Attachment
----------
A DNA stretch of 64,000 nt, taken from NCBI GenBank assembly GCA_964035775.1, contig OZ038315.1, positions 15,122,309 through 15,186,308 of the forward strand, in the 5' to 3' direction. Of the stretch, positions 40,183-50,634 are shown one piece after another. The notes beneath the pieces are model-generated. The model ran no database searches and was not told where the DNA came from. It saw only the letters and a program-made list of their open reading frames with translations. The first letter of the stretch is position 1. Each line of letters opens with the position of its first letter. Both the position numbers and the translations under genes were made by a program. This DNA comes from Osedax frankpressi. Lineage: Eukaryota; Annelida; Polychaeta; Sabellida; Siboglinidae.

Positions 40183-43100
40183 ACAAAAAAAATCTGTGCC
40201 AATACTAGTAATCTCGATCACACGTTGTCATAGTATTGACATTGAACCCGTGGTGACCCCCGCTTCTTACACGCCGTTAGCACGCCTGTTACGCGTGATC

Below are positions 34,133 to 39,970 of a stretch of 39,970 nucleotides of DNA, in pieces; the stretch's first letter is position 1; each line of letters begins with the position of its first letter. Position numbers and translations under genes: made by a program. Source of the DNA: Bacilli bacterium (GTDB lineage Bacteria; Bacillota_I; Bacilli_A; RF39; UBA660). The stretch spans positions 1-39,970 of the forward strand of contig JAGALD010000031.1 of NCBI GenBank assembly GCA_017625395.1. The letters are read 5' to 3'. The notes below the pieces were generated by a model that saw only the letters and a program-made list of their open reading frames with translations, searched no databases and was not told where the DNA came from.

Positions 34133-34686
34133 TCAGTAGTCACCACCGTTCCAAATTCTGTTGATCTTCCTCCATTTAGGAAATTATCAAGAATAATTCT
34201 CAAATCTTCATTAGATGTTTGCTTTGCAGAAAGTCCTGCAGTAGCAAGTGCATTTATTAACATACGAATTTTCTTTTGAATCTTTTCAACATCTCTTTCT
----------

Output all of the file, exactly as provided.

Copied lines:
A DNA stretch of 64,000 nt, taken from NCBI GenBank assembly GCA_964035775.1, contig OZ038315.1, positions 15,122,309 through 15,186,308 of the forward strand, in the 5' to 3' direction. Of the stretch, positions 40,183-50,634 are shown one piece after another. The notes beneath the pieces are model-generated. The model ran no database searches and was not told where the DNA came from. It saw only the letters and a program-made list of their open reading frames with translations. The first letter of the stretch is position 1. Each line of letters opens with the position of its first letter. Both the position numbers and the translations under genes were made by a program. This DNA comes from Osedax frankpressi. Lineage: Eukaryota; Annelida; Polychaeta; Sabellida; Siboglinidae.

Positions 40183-43100
40183 ACAAAAAAAATCTGTGCC
40201 AATACTAGTAATCTCGATCACACGTTGTCATAGTATTGACATTGAACCCGTGGTGACCCCCGCTTCTTACACGCCGTTAGCACGCCTGTTACGCGTGATC

Below are positions 34,133 to 39,970 of a stretch of 39,970 nucleotides of DNA, in pieces; the stretch's first letter is position 1; each line of letters begins with the position of its first letter. Position numbers and translations under genes: made by a program. Source of the DNA: Bacilli bacterium (GTDB lineage Bacteria; Bacillota_I; Bacilli_A; RF39; UBA660). The stretch spans positions 1-39,970 of the forward strand of contig JAGALD010000031.1 of NCBI GenBank assembly GCA_017625395.1. The letters are read 5' to 3'. The notes below the pieces were generated by a model that saw only the letters and a program-made list of their open reading frames with translations, searched no databases and was not told where the DNA came from.

Positions 34133-34686
34133 TCAGTAGTCACCACCGTTCCAAATTCTGTTGATCTTCCTCCATTTAGGAAATTATCAAGAATAATTCT
34201 CAAATCTTCATTAGATGTTTGCTTTGCAGAAAGTCCTGCAGTAGCAAGTGCATTTATTAACATACGAATTTTCTTTTGAATCTTTTCAACATCTCTTTCT